2. Patients that qualified for medicaid could purchase monthly pills for a $3 medicaid copay. The pills they received cost the medicaid system $1,000 (which was paid to Purdue Pharma, courtesy of US taxpayers). The street value of the pills was $10,000. Imagine a system where, for a $3 copay, you can obtain a product worth $10,000, that customers are literally addicted to and dying to have. Who can be surprised at how terribly this would blow up?
  3. Other American institutions fueled it;
    1. Middle-class white families were too ashamed to discuss publicly what was happening. When their children died from heroin overdoses, they would tell friends and family that it was a car accident, or heart attack, or whatever made-up story. There are some remarkable passages in the book describing funerals where word gets out that it was a drug overdose, and all at once all the parents realize that they all have the same problem.
    2. In 2.2., above, people needed money to buy drugs from pill sellers, but didn't have cash. So they would steal from Walmart and pay with stolen goods. Or they would steal and then return the items without a receipt for store credit, and then trade store credit coupons (at ~50% face value) for pills. Eventually, Walmart started requiring a receipt even for store credit - so addicts hung out in parking lots looking for discarded receipts, and after finding them would steal whatever had been bought on that receipt. Hilarious story about how someone would go to the children's area of Walmart and grab the biggest box play-pen or slide or whatever, and just empty the box, and then wheel it around the store filling it full of DVD players - and then roll through checkout and just scan the box for the $20 slide and walk out the door. Nuts. Anyway, point being that Walmart employees were both oblivious and also totally un-vested in caring about this. They're making minimum wage and don't give a crap if stuff is stolen, and certainly aren't about to get in the way of a desperate addict. Whereas, if the US had smaller mom-and-pop stores that were locally owned and had more visibility, it would have been much harder to pull off such theft. Walmart became a de-facto midwest money laundering operation for pill addicts.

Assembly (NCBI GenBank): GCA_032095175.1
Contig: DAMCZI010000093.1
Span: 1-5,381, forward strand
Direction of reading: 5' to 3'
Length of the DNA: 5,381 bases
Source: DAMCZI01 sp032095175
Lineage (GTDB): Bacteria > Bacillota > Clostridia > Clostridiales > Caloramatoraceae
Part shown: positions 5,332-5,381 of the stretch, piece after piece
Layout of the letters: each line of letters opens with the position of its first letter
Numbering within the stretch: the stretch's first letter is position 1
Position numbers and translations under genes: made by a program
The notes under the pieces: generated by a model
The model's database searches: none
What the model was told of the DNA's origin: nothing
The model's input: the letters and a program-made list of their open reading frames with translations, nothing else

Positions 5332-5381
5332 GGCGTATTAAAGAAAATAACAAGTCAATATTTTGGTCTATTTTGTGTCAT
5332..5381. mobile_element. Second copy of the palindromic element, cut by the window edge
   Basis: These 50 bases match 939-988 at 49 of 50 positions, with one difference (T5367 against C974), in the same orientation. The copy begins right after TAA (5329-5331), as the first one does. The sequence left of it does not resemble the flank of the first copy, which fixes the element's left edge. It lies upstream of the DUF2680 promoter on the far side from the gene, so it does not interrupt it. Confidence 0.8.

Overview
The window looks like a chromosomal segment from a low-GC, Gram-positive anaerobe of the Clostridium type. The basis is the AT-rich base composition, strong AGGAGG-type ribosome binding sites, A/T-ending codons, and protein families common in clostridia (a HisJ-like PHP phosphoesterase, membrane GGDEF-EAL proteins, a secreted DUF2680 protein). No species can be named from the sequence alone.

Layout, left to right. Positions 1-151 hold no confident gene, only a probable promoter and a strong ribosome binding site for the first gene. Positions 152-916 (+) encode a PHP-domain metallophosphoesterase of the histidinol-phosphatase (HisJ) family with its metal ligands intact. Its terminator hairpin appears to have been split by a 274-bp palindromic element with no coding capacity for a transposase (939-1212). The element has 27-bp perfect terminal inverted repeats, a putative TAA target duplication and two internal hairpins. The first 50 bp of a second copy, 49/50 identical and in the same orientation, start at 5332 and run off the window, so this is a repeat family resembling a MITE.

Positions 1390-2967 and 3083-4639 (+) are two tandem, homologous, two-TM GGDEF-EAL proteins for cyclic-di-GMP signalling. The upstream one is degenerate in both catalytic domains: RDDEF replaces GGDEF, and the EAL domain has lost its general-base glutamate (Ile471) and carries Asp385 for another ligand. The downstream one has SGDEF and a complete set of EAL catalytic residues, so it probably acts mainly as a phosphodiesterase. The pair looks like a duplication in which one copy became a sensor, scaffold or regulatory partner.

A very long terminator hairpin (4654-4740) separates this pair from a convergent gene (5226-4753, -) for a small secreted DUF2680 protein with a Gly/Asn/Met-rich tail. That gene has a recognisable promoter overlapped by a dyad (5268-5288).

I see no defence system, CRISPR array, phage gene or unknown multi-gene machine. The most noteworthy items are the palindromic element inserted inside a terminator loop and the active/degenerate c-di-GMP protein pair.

4. (Distant fourth) Mexicans went to the central US and setup super efficient black tar heroin sales operations. They would deliver the drugs to users. They would be clean, and organized. They drove around with only a few small heroin balloons in their mouths that they would swallow if pulled over. They weren't greedy, and they weren't violent, and because of that it was about a decade before police realized the extent of the problem.

The book is entirely apolitical, but overall this was highly educational and a disgusting expose of how screwed up core American institutions are. Advocates against heavy-handed government regulation are always quick to point out how burdensome red tape can deter innovation, be bad for jobs, etc, etc, etc, but seem blind to the tens of thousands of lives lost and ruined for generations to come due to entirely avoidable crises like this one.

Additional reference:

WaPo Article 2018

Author Bio:

Sam Quinones (born 1958) is an American journalist from Los Angeles, California. He is best known from his reporting in Mexico and on Mexicans in the United States. He was a reporter for the Los Angeles Times from 2004 to 2014.